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Paris climate change deal is a good start, but work must continue

A demonstrator holds a banner reading "One climate

A demonstrator holds a banner reading "One climate one world" during a rally held by several Non Governmental Organisations (NGO) to form a human chain on the Champs de Mars near the Eiffel Tower in Paris on December 12, 2015 on the sidelines of the COP21, the UN conference on global warming. Credit: AFP / Getty Images / FRANCOIS GUILLOT

The agreement that emerged from the climate change conference in Paris is a historic breakthrough. Nearly every nation on Earth now recognizes the reality and dangers of global warming, and says it is committed to reducing the greenhouse gas emissions that cause it.

But now celebration must be followed by action, and then recalibration. Because as noteworthy as the Paris agreement is, it is vitally important that we understand what it is not.

It is not THE solution to climate change. But it might lead to one. It is, as President Barack Obama put it, a framework for progress, the first step in what has been a long and torturous road. At best, it’s expected to cut emissions by about half of what scientists say is needed to avert the worst consequences of climate change — rising sea levels that obliterate coastlines, and more severe droughts, flooding, storms, and food and water shortages. But it would enable negotiators to continue to develop the framework, and to let nations continue to devise strategies to reduce emissions and protect the forests that absorb carbon.

In that sense, the Paris agreement is a bet on the willingness of nations to act in the future — and on the world’s citizens to keep the heat on them. But it also smartly contains language designed to produce constant peer pressure to act.

Nearly 190 nations submitted plans to cut emissions. Because the Republican-controlled U.S. Senate would reject any binding cut in emissions, the plans are voluntary. But they are backed by a series of binding requirements. Countries must meet every five years to publicly report on progress compared with plans, update plans to further reduce emissions, and use the same accounting system to monitor and report on emissions and reductions. The agreement also sets a target for developed countries to spend $100 billion a year to help developing nations bypass fossil fuels and go straight to alternative energy, and to help poorer nations deal with the impacts of climate change.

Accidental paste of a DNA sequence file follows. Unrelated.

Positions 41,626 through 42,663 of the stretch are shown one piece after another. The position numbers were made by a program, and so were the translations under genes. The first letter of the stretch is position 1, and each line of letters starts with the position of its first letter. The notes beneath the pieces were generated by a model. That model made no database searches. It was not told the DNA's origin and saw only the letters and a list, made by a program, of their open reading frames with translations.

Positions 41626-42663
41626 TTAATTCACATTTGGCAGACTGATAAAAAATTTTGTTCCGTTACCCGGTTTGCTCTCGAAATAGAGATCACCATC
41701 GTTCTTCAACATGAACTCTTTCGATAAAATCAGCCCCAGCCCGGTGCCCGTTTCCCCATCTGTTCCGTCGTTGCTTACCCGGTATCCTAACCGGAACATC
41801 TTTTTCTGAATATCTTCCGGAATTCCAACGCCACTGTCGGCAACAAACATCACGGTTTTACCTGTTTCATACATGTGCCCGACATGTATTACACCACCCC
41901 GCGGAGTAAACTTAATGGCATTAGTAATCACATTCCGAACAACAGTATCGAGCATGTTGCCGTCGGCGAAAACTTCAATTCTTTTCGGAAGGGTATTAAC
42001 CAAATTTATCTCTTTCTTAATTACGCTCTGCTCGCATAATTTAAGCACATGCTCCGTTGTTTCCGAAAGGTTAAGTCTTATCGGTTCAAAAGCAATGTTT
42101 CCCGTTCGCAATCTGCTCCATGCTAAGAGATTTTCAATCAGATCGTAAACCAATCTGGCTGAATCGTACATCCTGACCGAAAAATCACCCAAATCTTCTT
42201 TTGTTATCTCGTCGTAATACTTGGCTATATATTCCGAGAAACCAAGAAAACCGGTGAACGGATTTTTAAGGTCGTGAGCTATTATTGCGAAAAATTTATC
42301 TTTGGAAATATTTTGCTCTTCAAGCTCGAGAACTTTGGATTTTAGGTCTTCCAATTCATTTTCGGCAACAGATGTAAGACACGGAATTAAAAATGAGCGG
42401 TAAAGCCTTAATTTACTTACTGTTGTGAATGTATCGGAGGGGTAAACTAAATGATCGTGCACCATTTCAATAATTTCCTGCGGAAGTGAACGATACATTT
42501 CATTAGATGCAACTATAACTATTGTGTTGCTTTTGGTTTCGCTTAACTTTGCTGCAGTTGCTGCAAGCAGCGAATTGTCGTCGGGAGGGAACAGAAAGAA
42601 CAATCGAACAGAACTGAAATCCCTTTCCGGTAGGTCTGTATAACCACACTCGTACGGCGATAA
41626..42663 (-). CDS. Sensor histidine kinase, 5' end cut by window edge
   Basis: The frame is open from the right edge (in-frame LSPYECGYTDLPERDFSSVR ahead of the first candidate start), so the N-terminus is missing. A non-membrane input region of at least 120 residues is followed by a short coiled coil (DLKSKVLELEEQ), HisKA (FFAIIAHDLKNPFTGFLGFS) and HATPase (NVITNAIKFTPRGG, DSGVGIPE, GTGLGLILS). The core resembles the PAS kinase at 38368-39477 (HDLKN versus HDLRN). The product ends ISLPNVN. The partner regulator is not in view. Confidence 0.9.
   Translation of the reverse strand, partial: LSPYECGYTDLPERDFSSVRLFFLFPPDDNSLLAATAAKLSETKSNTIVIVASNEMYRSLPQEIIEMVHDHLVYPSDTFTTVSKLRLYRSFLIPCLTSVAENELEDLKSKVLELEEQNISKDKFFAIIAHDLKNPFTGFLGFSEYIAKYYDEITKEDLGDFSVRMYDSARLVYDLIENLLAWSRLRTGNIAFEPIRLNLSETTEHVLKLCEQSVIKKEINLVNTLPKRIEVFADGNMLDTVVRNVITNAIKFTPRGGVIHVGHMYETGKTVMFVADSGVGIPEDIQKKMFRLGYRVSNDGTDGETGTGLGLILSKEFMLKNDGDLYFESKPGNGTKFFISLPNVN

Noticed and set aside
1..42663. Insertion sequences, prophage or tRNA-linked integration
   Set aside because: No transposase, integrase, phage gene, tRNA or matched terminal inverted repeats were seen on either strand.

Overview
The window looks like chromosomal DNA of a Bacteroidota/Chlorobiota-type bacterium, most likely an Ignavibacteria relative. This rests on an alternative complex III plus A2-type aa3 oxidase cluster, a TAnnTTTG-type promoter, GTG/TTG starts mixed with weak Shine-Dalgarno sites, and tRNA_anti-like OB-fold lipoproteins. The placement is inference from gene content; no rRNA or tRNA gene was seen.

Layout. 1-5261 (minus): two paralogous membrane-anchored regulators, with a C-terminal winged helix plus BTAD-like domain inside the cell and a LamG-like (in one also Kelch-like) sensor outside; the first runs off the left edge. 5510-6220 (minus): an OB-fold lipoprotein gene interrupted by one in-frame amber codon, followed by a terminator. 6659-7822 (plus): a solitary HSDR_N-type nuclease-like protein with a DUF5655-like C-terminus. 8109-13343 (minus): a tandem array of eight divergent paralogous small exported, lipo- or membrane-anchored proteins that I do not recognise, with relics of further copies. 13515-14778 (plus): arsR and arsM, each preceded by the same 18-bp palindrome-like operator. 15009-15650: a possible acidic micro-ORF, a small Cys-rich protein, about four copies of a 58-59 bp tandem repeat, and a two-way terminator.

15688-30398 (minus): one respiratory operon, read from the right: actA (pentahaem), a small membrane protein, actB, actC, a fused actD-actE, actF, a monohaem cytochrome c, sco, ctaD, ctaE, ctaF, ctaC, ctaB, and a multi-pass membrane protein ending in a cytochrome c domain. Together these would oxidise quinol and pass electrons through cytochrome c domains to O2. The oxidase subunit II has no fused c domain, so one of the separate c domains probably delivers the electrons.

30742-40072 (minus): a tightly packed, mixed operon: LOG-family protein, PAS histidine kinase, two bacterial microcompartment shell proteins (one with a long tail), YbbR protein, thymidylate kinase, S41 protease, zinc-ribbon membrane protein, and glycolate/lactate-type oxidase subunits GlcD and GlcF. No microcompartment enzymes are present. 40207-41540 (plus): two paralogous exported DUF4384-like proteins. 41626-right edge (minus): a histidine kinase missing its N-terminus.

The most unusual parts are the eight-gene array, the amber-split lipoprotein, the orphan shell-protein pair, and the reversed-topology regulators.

Critics on the left say that’s not enough. They wanted binding agreements, taxes on carbon emissions and more stringent emissions targets to firmly tamp down the rise in global temperatures. But after more than two decades of failure to forge some climate change pact, negotiators were right not to let the perfect be the enemy of the good.

At the other end of the climate change spectrum, most GOP presidential candidates have expressed doubt about the reality of climate change and have decried efforts to combat it as job-killers the American economy cannot tolerate. But inherent in the Paris agreement is a hope: that the message that the fossil-fuel era is ending will spark the financial and energy industries to shift on their own and invest in clean energy, creating thousands of jobs.

There are many potential pitfalls. Nations might not live up to their pledges, including the United States under the next president. Progress might stall. That’s not acceptable. The stakes are critical. Making good on, and then improving, promises made in Paris will determine whether the agreement is merely symbolic or whether it is the turning point in saving Earth from the worst effects of climate change.